When some of my friends heard what I was planning, they said with wide eyes, "You're going to have a home birth? Oh, you're so brave!" But the fact was, I wasn't brave at all. I was simply more afraid of hospitals and doctors than I was of the alternative. Besides, I'd done my research, and I knew that if anything went seriously wrong with the labour, the midwife would transfer me to hospital immediately. Given that the hospital was only five minutes from my parents' house where I planned to labour, and that it takes twenty minutes to prep an operating room for a caesarean in any case, I'd be no worse off than if I'd gone straight to the hospital to begin with. And since the midwives would come to the house with all the same equipment as the average small-town hospital (indeed, about the only things they weren't trained, equipped and fully licensed to do were epidurals and caesareans), I wasn't taking any kind of risk with my own health or the baby's.
So when I set off for my first midwifery appointment, I felt secure that my choice of a home birth was a responsible and sensible one. I'd also been pleased to find out that the midwife's services would be covered by our province's socialized medicine program, so I wouldn't have to pay anything more than if I'd gone to my G.P. or an obstetrician. But the best, I soon discovered, was yet to come.
Because my midwife actually paid attention to me. Until that first appointment I'd been expecting her to be a bit more like my family doctor, who is a nice man but too busy to spend more than a few minutes peppering his patients with rapid-fire questions and then dashing off a prescription or two. But my midwife didn't behave as though she were rushed at all (even though, I found out later, the practice was quite busy and there were four midwives on staff). Instead, she made me feel as though I was her one and only patient, as though she had all the time in the world to talk to me, examine me carefully, and address any concerns I might have about the way my pregnancy was progressing. She was friendly, relaxed, and very easy to talk to -- and that first appointment lasted nearly an hour.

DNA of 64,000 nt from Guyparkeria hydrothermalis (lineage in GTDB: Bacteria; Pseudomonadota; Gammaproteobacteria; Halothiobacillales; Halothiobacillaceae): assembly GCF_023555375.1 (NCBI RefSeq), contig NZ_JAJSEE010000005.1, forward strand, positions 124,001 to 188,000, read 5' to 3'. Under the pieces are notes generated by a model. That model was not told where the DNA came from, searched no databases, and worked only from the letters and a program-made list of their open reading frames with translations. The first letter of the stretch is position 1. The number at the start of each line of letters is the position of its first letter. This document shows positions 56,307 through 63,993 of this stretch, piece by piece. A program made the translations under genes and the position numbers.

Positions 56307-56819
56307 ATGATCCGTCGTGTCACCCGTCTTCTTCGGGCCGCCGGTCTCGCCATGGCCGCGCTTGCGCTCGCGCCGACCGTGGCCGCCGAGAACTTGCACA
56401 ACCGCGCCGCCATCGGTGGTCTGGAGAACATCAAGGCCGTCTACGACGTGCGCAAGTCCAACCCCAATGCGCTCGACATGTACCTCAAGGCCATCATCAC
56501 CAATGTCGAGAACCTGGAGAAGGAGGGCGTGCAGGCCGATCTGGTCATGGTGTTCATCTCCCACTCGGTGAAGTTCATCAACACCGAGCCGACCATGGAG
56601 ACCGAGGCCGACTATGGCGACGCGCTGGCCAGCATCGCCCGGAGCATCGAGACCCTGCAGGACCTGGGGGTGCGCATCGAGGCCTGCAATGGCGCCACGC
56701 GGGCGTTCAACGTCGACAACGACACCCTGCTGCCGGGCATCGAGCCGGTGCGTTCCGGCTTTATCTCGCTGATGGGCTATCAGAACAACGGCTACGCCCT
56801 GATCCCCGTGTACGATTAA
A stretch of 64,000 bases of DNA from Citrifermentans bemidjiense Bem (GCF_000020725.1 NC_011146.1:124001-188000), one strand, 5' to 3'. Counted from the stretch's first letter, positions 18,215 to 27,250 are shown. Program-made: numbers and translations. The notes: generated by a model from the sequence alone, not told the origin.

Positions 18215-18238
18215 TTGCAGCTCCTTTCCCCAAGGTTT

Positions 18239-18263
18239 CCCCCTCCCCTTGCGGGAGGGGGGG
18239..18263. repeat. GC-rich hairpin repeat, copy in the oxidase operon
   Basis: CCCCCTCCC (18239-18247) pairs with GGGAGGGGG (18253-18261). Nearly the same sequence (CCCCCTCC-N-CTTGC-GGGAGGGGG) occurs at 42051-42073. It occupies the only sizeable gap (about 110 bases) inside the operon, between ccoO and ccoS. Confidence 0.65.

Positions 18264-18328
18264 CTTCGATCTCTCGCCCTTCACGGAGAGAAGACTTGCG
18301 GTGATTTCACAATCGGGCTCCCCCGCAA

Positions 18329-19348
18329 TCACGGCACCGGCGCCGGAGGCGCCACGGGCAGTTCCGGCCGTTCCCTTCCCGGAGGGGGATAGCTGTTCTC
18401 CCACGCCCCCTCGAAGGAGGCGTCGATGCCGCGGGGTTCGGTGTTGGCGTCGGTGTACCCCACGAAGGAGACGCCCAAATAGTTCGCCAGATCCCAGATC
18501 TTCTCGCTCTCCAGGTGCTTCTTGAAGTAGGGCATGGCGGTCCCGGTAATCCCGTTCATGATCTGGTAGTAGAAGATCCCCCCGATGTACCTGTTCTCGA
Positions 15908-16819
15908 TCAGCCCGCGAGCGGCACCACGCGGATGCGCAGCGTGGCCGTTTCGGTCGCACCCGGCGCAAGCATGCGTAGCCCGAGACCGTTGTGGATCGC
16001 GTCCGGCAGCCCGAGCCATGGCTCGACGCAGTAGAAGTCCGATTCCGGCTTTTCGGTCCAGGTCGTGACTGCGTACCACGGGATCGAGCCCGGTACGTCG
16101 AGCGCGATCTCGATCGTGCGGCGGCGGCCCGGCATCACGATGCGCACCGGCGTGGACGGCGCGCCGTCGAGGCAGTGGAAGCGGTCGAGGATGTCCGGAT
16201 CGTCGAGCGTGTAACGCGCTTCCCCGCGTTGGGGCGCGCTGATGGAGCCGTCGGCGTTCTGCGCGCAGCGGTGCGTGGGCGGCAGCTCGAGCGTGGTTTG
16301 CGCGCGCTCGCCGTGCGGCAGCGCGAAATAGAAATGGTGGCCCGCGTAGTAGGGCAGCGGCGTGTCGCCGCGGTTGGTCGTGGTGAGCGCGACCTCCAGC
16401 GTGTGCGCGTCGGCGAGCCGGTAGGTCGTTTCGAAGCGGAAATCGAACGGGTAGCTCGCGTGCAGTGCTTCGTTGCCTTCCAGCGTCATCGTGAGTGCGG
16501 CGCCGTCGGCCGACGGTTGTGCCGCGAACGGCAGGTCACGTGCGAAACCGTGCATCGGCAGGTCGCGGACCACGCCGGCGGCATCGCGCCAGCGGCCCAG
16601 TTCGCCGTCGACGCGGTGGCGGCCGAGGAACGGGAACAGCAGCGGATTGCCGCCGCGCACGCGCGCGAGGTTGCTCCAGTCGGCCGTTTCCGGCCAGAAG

Of course, I thought, that was just the first appointment, and no doubt things would become snappier and less chatty later on. But no, all my appointments ended up being carried out in the same leisurely, fully attentive style as the first. And even now that I'm having my third child and have very few questions or concerns to talk about, my midwives still give me that kind of focused attention and ample time for my appointments.
My first birth did end up being in a hospital, where I had an epidural to help me rest up for the pushing stage after a long and exhausting home labour. I saw there first-hand how the midwives and the local medical staff worked together in a positive way, and in the end I had to admit the hospital experience wasn't so bad after all. But I was still determined to try for a home birth again, and with my second child and the help of a rented waterbirth tub, I did it. And it was wonderful -- or as wonderful as something rigorous and painful as labour can be, anyway -- and I definitely want to try it again with my third.
Anyway, the point of all this ramble is, I would definitely recommend midwifery to anyone who is expecting a child, regardless of whether you want to give birth at home or in a hospital. There's really no substitute for the kind of care and attention I've received from my midwives. Not to say that they're all perfect by any means, or that there's nothing I would change about their approach (I found, for instance, that the midwife I liked best during my office visits turned out to be worryingly absent and distracted during the labour process, whereas a midwife who seemed somewhat less likeable in-office turned out to be absolutely wonderful when it came to the actual delivery). And I'm sure that there are a few midwives out there who really aren't that great. But on the whole, I've found midwifery to be a wonderful thing, and I'm very glad to have the option of taking advantage of it.